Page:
Mills mined many components from both Bakker’s paper and Halstead’s book, to use taxa not normally seen – Deinocheirus, spinosaurs, alamosaurs, Deinonychus, Ouranosaurus – alongside the more run-of-the-mill ‘standard’ dinosaur taxa used at the time. Unusually, there was largely a chronological consistency, in that they were all by and large Late Cretaceous (save for the Early Cretaceous Deinonychus and Ouranosaurus) animals, rather than the mix of ‘all time periods together’ that most artistic depictions traditionally went for. He also took them out of the swamps and placed them on the plains, and gave them behavioural characteristics – tyrannosaurs locking muzzles, Deinonychus leaping agilely, herbivores stampeding – at odds with ‘old school’ representations. In spite of this manifestation of the ‘renaissance’ ideas, Mills avoided sentiment or anthropomorphy: the tyrannosaur does not have great intelligence, and it is emphatically stated that a tyrannosaur’s brain is the size of a kitten’s.
Perhaps most interestingly, twenty years before any large (2 metres long) theropods were being reported from Liaoning with hair-like plumage, Mills and Sola speculated with the eponymous line ‘From the north came the furry tyrannosaurs…’ and quite splendid they are too.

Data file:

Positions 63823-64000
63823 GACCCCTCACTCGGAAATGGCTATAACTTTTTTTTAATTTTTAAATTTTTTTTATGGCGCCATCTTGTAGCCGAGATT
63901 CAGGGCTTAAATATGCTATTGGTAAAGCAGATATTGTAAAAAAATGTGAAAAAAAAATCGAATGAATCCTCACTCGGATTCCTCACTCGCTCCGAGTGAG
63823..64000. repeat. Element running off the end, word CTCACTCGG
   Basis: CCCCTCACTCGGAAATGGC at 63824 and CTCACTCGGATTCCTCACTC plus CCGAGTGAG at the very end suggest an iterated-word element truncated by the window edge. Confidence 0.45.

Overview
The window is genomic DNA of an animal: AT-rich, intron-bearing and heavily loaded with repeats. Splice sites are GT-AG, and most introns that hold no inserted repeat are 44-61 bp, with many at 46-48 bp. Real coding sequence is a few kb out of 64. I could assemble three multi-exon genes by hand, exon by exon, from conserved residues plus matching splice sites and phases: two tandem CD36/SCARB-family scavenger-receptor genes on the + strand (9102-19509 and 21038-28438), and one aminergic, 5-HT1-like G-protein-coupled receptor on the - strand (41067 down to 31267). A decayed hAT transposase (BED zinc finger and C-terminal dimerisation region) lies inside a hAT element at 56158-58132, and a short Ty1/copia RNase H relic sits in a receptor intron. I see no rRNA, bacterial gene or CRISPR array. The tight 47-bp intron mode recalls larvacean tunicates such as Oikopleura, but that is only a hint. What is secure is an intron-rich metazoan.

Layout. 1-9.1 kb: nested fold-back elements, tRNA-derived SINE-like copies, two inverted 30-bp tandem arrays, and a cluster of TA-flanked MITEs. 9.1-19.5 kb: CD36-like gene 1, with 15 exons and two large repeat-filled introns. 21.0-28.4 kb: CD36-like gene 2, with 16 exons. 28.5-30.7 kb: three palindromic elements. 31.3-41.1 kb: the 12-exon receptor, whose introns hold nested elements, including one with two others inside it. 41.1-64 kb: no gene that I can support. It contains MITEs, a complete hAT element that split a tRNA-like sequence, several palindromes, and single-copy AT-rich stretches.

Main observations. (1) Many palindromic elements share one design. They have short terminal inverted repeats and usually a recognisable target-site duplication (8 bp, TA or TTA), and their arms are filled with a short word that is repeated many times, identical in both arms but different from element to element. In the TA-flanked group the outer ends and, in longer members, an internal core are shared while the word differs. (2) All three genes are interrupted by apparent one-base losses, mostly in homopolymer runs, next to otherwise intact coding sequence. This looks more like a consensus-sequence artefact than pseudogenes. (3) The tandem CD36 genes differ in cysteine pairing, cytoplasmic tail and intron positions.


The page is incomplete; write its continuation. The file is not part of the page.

Mills’ ‘Flesh’, though placed in a fantastical science fiction setting, did much to promulgate the new ideas about dinosaurs amongst its predominantly young readership, priming them for later life, dispelling forever from their minds the image of them as lumbering cold-blooded creatures messing about in swamps, and thus preparing them for Jurassic Park some sixteen years later.
Liston, J.J. 2010. 2000 A.D. and the new ‘Flesh': first to report the dinosaur renaissance in ‘moving’ pictures. Published in: Moody RTJ, Buffetaut E, Naish D and Martill DM (eds) ‘Dinosaurs and Other Extinct Saurians: A Historical Perspective’. Special Publication 343: 335-360, Geological Society, London.